Brendan John

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As Brain-Computer Interface (BCI) systems advance for uses such as robotic arm control it is postulated that the control paradigms could apply to other scenarios, such as control of video games, wheelchair movement or even flight. The purpose of this pilot study was to determine whether our BCI system, which involves decoding the signals of two(More)
The output of 3D volume segmentation is crucial to a wide range of endeavors. Producing accurate segmentations often proves to be both inefficient and challenging, in part due to lack of imaging data quality (contrast and resolution), and because of ambiguity in the data that can only be resolved with higher-level knowledge of the structure and the context(More)
The University of California, Los Angeles (UCLA) School of Dentistry has implemented a Health Resources and Services Administration-funded program to prepare dentists for the complex and comprehensive needs of pediatric patients within rapidly changing demographics and a paradigm shift in dentistry. Traditional dental education has focused on how to respond(More)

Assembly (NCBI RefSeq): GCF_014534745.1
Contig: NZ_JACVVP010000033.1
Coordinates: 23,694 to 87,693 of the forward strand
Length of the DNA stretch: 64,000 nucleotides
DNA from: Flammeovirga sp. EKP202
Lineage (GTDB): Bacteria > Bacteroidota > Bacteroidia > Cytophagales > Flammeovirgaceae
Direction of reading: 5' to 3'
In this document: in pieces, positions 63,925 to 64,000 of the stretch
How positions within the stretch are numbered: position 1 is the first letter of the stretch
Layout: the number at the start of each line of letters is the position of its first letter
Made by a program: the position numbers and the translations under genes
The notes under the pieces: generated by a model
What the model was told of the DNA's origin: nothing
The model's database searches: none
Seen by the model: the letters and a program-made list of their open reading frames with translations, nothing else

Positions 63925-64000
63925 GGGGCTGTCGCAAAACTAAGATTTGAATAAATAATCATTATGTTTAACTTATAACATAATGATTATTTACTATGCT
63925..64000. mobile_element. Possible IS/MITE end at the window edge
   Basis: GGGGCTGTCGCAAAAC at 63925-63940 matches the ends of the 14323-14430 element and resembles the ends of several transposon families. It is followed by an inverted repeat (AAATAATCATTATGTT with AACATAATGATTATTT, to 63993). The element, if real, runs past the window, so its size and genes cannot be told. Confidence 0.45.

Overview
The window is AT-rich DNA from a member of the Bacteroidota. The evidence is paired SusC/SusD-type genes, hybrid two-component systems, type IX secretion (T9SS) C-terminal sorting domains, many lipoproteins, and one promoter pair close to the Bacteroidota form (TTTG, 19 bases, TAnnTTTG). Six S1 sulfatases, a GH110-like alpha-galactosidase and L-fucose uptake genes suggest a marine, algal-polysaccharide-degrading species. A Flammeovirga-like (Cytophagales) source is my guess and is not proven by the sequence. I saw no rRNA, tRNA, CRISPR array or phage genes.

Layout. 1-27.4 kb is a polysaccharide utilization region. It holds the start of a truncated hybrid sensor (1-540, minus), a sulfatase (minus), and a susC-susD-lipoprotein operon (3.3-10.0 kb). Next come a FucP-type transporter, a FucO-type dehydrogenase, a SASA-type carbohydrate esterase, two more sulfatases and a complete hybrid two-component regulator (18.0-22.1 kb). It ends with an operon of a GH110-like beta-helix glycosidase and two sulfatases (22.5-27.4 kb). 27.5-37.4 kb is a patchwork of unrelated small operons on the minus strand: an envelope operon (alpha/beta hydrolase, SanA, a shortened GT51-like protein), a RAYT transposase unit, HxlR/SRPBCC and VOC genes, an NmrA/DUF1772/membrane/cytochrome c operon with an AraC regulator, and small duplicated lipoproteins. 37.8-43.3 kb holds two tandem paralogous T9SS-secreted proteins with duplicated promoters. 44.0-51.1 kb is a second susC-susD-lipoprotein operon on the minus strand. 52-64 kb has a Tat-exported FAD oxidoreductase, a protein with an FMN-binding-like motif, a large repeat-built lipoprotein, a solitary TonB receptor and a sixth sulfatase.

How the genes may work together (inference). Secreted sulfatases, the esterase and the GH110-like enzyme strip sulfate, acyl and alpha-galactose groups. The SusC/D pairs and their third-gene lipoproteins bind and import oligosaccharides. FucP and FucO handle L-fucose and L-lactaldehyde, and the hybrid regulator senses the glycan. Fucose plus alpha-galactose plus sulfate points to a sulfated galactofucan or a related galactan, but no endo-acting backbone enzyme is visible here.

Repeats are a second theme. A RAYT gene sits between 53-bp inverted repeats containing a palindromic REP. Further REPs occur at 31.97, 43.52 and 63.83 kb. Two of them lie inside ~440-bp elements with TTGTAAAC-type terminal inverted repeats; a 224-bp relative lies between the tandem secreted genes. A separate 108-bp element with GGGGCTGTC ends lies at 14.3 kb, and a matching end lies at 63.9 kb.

A Dataset of Gaze Behavior in VR Faithful to Natural Statistics Brendan John Rochester Institute of Technology, 2017 Supervisor: Dr. Reynold Bailey Eye tracking technology is advancing swiftly and many areas of research have begun taking advantage of this. Existing eye trackers project gaze onto a 2D plane, whether it be the display of a head mounted(More)
Eye-tracking provides a mechanism for researchers to monitor where subjects deploy their visual attention. Eye-tracking has been used to gain insights into how humans scrutinize faces, however the majority of these studies were conducted using desktop-mounted eye-trackers where the subject sits and views a screen during the experiment. The stimuli in these(More)
Perception and gaze are an integral part of determining where and how to grasp an object. In this study we analyze how gaze patterns <i>differ</i> when participants are asked to manipulate a robotic hand to perform a grasping task when compared with using their own. We have three findings. First, while gaze patterns for the object are similar in both(More)
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